Referral sources to a weight management program: Relation to outcome

Martin Binks, Patrick Mahlen O'Neil

Research output: Contribution to journalArticlepeer-review

13 Scopus citations


OBJECTIVE: To examine the characteristics and outcomes of physician-referred weight management patients relative to self-referred patients. DESIGN: Review of clinic records of all individuals contacting a weight control program during a 2-year period with follow-up throughout consecutive levels of treatment (i.e., enrollment, completion, and outcome). SETTING: Medical school weight management center. PARTICIPANTS: A consecutive sample (N = 1,392) of overweight and obese callers was categorized as physicianinitiated (n = 345), media (n = 653), or personal (n = 394) referrals. Attendees at initial consultation (n = 571) were age 41.7 ± 12.8 years, weight 113.9 ± 36.1 kilograms, and body mass index (BMI) 40.3 ± 11.3 kg/m2 (data expressed as mean ± standard deviation). INTERVENTIONS: Low-calorie-diet and very-low-calorie-diet programs. MAIN OUTCOME MEASURES: Gender comparisons, attendance at initial consultation, body mass index, motivation, comorbidities, enrollment and completion rates, and weight loss. RESULTS: Compared to callers from other referral sources, physician referrals included a larger minority of males (25.2%) and were more likely to attend an initial consultation (63.5%; P < .001). Among consultation attendees, physician referrals were heavier (mean BMI = 44.8), reported more comorbidities, were less likely to join programs (16.9%), and scored as less motivated than other referrals (P < .007). Completion rates for physician referrals were higher than for self-referrals in the very-low-calorie-diet program (85.7%; P < .04) but not in the low-calorie-diet program (P > .05). Among completers, physician referrals did not differ on weight loss in either program (P > .05). CONCLUSIONS: Compared to self-referrals, physician-referred individuals are in greater need of weight loss, less motivated, less likely to enter treatment, but equally likely to profit from it. Therefore, physician referral for weight loss is beneficial for at least some patients and should be encouraged.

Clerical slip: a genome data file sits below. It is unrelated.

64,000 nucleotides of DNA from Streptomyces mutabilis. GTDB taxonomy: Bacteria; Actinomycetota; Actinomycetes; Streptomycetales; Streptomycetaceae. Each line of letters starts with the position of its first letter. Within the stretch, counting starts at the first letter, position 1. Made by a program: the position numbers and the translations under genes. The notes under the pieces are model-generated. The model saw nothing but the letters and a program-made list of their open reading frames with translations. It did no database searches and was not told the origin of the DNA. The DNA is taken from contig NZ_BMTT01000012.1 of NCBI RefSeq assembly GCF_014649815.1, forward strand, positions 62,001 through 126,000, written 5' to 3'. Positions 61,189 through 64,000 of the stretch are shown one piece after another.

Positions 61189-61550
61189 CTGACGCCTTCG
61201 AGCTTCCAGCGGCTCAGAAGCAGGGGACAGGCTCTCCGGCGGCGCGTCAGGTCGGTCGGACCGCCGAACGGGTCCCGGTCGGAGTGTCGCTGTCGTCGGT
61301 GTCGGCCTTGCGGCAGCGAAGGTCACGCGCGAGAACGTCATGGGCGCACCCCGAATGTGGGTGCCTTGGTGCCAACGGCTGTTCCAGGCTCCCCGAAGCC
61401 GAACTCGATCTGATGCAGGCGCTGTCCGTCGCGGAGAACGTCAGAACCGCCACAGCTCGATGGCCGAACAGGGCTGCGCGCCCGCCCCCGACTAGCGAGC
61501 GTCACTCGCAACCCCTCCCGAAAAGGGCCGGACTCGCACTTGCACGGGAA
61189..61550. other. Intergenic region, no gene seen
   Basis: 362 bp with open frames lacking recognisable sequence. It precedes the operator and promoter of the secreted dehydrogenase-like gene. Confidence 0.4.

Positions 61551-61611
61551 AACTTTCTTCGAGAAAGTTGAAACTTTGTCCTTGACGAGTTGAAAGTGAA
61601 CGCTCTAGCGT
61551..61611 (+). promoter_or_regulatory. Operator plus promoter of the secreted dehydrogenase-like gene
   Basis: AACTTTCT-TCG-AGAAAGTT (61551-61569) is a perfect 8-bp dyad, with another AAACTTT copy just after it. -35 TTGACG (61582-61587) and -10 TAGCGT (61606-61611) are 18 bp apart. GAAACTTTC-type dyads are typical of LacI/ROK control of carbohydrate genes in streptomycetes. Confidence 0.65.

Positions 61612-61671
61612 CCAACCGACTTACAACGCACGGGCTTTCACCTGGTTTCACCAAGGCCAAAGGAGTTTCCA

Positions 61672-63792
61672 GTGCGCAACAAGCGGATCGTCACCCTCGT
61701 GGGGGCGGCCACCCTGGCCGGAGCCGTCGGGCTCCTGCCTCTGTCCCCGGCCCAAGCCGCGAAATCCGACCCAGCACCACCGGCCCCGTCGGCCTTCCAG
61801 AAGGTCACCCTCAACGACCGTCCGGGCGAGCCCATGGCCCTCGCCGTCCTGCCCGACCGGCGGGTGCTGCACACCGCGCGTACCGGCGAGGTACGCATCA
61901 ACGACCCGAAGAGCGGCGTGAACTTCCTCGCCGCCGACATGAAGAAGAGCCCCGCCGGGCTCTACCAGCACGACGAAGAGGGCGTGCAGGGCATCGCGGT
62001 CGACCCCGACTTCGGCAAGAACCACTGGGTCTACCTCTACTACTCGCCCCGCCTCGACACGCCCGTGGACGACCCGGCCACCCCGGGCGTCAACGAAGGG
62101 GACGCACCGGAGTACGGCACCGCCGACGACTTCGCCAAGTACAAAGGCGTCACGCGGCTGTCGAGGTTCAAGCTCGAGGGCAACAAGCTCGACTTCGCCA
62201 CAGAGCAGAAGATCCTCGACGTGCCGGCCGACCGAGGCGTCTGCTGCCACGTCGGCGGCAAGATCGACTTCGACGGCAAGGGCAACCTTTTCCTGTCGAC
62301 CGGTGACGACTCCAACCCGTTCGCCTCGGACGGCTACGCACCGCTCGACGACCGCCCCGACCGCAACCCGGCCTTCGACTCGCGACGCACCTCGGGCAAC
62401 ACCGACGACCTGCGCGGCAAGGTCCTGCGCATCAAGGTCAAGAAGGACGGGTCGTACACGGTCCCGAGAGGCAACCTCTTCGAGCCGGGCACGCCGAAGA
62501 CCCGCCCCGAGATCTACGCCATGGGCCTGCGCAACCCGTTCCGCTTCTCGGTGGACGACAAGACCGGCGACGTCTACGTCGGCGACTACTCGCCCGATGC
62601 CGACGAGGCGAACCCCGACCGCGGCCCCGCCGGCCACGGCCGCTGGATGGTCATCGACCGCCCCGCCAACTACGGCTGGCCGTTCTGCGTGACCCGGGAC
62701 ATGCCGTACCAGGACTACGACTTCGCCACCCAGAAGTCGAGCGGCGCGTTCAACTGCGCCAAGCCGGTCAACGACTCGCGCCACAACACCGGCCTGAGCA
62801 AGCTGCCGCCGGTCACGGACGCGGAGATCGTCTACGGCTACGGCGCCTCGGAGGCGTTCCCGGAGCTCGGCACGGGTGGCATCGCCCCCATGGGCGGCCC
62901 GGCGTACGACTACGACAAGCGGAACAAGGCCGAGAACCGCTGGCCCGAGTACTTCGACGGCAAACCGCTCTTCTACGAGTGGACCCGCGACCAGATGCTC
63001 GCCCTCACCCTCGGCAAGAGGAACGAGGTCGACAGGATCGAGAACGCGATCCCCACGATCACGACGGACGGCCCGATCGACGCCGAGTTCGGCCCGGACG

Original languageEnglish
Pages (from-to)596-603
Number of pages8
JournalJournal of General Internal Medicine
Issue number8
StatePublished - 2002


  • Diet
  • Obesity
  • Reducing
  • Referral and consultation
  • Weight reduction


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